Cities and climate change are already colliding in the developing world. Now is the time for mitigation and adaptation. Any solution will be complex. “Trying to say it’s boxed into one area or owned by one group is really not the way we’re going to succeed,” said Patel.
Radcliffe’s ethic of inclusion helped explore the complexities of the issue, he said. “The space they created to do this was very valuable. This collection of people was very different.” Around the time the seminar convened, other meetings—in Hong Kong, San Francisco, and Johannesburg—grappled with climate change. But Patel said none of those investigated local-level responses to climate change and rapid urbanization. The Radcliffe seminar emphasized the importance of collecting street-by-street data in vulnerable cities.
The seminar has already produced results. For one, the Harvard Humanitarian Initiative (HHI) established a formal partnership with the Brookings Institution to develop an online network of experts. A second collaboration, between HHI and the Department of Emergency Medicine at Brigham and Women’s Hospital, plans to measure public health vulnerabilities using remote sensing and city-level maps. Its partners are the Center for International Earth Science Information Network at Columbia University and the Potsdam Institute for Climate Impact Research.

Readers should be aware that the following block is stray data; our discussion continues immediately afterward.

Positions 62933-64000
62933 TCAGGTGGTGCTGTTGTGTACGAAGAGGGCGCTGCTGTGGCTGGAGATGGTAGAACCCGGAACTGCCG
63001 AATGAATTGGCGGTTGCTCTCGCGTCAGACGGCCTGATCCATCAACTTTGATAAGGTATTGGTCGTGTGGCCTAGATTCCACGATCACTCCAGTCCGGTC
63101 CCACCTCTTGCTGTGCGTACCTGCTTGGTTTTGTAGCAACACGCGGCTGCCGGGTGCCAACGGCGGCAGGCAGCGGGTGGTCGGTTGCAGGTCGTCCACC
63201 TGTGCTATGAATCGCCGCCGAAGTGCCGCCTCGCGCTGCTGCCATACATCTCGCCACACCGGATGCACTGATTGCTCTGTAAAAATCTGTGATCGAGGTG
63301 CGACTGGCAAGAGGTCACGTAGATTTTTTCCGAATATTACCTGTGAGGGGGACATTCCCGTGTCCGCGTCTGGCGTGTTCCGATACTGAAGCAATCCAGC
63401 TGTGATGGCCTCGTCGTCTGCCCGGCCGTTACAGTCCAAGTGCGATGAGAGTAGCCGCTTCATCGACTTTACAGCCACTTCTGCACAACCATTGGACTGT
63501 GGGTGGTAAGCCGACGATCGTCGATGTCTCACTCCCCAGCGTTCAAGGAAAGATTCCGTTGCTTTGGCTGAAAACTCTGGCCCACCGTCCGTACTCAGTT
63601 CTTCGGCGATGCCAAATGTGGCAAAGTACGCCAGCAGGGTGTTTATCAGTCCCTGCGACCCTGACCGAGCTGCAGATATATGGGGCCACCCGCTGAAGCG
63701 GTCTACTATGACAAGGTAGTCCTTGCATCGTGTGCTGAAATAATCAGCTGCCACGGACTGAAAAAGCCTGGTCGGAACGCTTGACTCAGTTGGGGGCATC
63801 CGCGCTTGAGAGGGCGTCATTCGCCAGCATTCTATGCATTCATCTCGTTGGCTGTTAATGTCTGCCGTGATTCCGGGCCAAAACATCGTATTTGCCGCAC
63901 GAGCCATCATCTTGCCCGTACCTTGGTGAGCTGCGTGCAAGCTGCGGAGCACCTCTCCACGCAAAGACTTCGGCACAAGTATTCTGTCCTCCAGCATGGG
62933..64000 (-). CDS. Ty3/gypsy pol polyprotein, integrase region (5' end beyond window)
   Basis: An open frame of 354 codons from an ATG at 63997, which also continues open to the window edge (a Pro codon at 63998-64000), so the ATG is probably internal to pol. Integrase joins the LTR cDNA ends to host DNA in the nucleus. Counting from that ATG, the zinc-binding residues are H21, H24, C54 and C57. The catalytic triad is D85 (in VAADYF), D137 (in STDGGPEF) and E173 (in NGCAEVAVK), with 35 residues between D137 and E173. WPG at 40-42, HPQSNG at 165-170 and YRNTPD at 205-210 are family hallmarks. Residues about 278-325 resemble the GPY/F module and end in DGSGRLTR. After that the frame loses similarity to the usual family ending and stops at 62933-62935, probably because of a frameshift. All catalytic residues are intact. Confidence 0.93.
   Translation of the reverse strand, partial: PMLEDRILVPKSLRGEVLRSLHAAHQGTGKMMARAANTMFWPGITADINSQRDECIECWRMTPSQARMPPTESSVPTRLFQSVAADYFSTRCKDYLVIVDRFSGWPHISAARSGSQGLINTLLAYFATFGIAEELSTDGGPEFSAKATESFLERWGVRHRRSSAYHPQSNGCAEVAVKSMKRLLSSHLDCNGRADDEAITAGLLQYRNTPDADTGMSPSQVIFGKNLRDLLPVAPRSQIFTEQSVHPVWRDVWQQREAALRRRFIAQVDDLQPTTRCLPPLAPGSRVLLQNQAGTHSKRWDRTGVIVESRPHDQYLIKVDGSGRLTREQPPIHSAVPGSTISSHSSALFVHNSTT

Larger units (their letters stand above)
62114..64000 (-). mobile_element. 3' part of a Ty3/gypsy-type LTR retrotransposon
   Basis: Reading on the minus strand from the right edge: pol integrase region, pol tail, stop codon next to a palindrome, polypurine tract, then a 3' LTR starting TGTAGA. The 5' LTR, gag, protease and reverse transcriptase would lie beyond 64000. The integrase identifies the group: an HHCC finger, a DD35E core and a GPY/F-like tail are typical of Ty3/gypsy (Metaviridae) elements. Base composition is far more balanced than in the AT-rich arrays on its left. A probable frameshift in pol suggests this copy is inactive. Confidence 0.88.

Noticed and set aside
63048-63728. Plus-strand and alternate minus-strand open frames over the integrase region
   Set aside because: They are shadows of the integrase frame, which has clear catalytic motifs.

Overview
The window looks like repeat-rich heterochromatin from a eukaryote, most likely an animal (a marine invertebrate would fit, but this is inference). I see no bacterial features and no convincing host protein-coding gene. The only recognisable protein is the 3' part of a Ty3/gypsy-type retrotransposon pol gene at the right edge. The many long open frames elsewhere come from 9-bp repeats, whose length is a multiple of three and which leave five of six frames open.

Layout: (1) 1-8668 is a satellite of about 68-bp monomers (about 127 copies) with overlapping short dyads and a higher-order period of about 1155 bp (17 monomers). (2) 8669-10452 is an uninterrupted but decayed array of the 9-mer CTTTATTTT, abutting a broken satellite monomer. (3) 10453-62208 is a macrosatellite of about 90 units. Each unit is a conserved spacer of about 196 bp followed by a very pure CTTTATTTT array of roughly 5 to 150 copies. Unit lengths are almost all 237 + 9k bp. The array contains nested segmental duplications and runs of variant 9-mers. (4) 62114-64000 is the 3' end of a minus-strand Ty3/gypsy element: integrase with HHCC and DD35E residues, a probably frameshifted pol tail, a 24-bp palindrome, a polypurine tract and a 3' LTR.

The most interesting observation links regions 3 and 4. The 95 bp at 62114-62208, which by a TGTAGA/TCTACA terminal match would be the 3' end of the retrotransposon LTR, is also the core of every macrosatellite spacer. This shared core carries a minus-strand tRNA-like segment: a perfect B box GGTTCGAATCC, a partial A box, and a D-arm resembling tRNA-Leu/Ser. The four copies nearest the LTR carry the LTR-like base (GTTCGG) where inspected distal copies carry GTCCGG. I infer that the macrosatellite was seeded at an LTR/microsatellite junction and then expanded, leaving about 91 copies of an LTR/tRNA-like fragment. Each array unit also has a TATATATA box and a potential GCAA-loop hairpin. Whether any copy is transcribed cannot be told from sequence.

The seminar also set in motion interfaculty collaboration at Harvard, bringing together HHI, the Graduate School of Design, and the Harvard University Center for the Environment. “This is a pressing issue,” said Patel. “The Harvard community has a responsibility to engage with it. We can bring a lot to the table.”
He and others have drafted a summary article on the seminar, along with an editorial on the urgent challenges of climate change and rapid urbanization. Both will be published in the fall.
In addition, the seminar has inspired a Harvard Humanitarian Climate Summit scheduled for 2013. “The same general mix” of world experts will be invited, said Patel, but in far greater numbers: up to 100.